The exposure setup consists of a commercial table top patterning system which utilizes a 375 nm laser diode and focusing optics to write a predefined design onto a sample. The write-lens assembly utilizes pneumatic and piezo control with a telescopic lens to focus the beam to the scanning stage, which is mechanically controlled by a roller bearing and air bearing for independent x- and y-axis translation, respectively, during exposure. An internal processor automatically determines the scan speed and write time from run to run, which increases with exposed area. Figure 1 shows a diagram of the exposure setup including the UV laser and focusing optics, the mechanically-controlled vacuum stage for moving the sample and scattering of UV light within the photoresist layer. This scattering plays an important role in feature definition at the relatively higher energies that are required for negative photoresist exposure as compared to positive photoresists. Using negative photoresist also minimizes the area required for exposure, lowering the write time when compared to using positive photoresists in this process.

 figure: Fig. 1.

Fig. 1. Diagram of the UV laser write system showing lateral UV light scattering during exposure of negative photoresist. The quoted system minimum feature size is 0.9 µm with 120 σ nm edge roughness, an estimated write speed of 5 mm2/minute, and output powers of 0–70 mW at 375 nm. The maximum substrate diameter is 10 cm.

Download Full Size | PPT Slide | PDF

2.2 Negative photoresist mask patterning

We used the UV write setup to pattern a negative photoresist mask layer on a 7.5-cm-diameter silicon substrate with a 6-µm thermal SiO2 layer and a 100-nm-thick low-pressure chemical vapor deposited (LPCVD) silicon nitride thin film. We selected NR7-250P negative photoresist, as the mask layer. Primer and the resist layer were spun on top of the substrate and material stack at 3000 rpm for 30 seconds. This leads to a 250-nm-thick resist layer which was then baked at 120°C for 3 minutes before UV exposure. After UV exposure, we baked the sample at 150°C for 5 minutes to harden the polymerized bonds and ensure high chemical contrast during development. We developed the sample at room temperature in a solution of 3:1 RD6 developer to deionized water for 10 seconds with manual agitation.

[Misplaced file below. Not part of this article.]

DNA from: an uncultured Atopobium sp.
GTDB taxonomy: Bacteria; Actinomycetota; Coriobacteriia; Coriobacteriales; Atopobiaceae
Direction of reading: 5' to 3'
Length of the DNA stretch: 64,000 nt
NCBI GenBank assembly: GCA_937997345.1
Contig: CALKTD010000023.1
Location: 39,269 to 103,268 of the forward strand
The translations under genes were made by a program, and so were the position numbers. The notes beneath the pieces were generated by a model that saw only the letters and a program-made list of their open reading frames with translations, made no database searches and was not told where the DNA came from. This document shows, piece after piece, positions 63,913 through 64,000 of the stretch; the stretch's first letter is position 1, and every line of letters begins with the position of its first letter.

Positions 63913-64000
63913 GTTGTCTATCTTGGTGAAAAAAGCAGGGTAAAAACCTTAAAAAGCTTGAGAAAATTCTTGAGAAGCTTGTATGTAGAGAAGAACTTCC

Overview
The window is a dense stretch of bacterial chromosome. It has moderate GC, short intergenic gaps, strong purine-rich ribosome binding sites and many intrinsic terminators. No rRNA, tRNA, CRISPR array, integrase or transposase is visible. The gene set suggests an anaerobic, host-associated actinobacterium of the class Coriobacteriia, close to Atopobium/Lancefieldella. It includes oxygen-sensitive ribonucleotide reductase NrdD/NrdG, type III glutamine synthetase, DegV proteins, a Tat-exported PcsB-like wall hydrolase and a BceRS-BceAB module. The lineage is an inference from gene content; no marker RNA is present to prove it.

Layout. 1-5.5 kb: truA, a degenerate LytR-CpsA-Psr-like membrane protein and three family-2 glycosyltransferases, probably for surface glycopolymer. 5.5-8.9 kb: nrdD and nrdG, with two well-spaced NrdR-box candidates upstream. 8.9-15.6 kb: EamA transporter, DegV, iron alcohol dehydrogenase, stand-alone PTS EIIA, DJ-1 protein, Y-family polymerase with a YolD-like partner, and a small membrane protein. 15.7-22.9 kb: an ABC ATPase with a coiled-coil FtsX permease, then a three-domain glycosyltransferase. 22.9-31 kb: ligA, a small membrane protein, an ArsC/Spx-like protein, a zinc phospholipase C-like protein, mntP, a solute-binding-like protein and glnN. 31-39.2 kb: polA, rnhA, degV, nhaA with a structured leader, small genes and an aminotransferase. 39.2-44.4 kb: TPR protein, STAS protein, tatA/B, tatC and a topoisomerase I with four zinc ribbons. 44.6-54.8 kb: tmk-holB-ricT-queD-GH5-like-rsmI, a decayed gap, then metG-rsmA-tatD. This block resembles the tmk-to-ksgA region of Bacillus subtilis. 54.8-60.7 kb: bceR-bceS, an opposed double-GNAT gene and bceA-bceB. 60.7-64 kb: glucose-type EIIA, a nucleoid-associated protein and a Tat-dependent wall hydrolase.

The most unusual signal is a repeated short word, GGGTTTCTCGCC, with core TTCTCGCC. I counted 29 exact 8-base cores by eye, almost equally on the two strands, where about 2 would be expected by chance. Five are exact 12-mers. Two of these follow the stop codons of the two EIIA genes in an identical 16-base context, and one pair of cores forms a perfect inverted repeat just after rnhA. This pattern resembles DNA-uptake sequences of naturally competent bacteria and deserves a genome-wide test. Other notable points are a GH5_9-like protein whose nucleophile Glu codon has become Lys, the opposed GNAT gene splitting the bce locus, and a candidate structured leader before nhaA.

Standard GDSII layout software was used to create various designs, which are translated into the photoresist layer by the movement of the scanning stage during exposure. In this manner, maskless lithography is performed without the use of a virtual mask, and the UV laser writes the pattern directly into the photoresist layer. We defined straight waveguide features in the negative photoresist layer with designed widths varying from 0.6 to 1.4 µm and lengths of 2 cm using UV exposure powers ranging from 40 to 70 mW, as shown in Fig. 2. The designed waveguide features were rotated by 45° in order to simultaneously account for the resolution difference between each axis of movement by the independent air and roller bearings of the write stage during exposure. In order to fabricate waveguide designs in arbitrary x and y directions without any difference in resolution translating to the structure during exposure, we developed a high power write process whereby the resolution is limited by lateral scattering of UV light in the resist layer. Higher exposure powers also ensure the feature edge roughness is dominated by optical scattering of the UV diode laser, rather than the mechanical motion of the stage. This methodology gives rise to a designed-to-fabricated feature increase, which has been characterized via scanning electron microscopy (SEM), as displayed in Fig. 2. Figure 2(a) demonstrates these results for waveguide features rotated by 45° relative to the write stage, showing the evolution of feature resolution at various exposure powers. Figures 2(b) and 2(c) show representative cross-sections of the resist mask profile after exposure and development of y axis straight and rotated features respectively.

 figure: Fig. 2.

Fig. 2. (a) Various widths of exposed and developed negative photoresist on Si3N4 films on thermally-oxidized silicon substrates. Features at narrow designed widths and lower energies demonstrate the x-y limitations of the stage’s mechanical motion. (b) Resist feature cross section for 0.45 µm designed width exposed using only y-axis of stage motion at 70 mW. (c) Resist feature cross section for 0.65 µm designed width exposed using both x-y stage motion at 70 mW.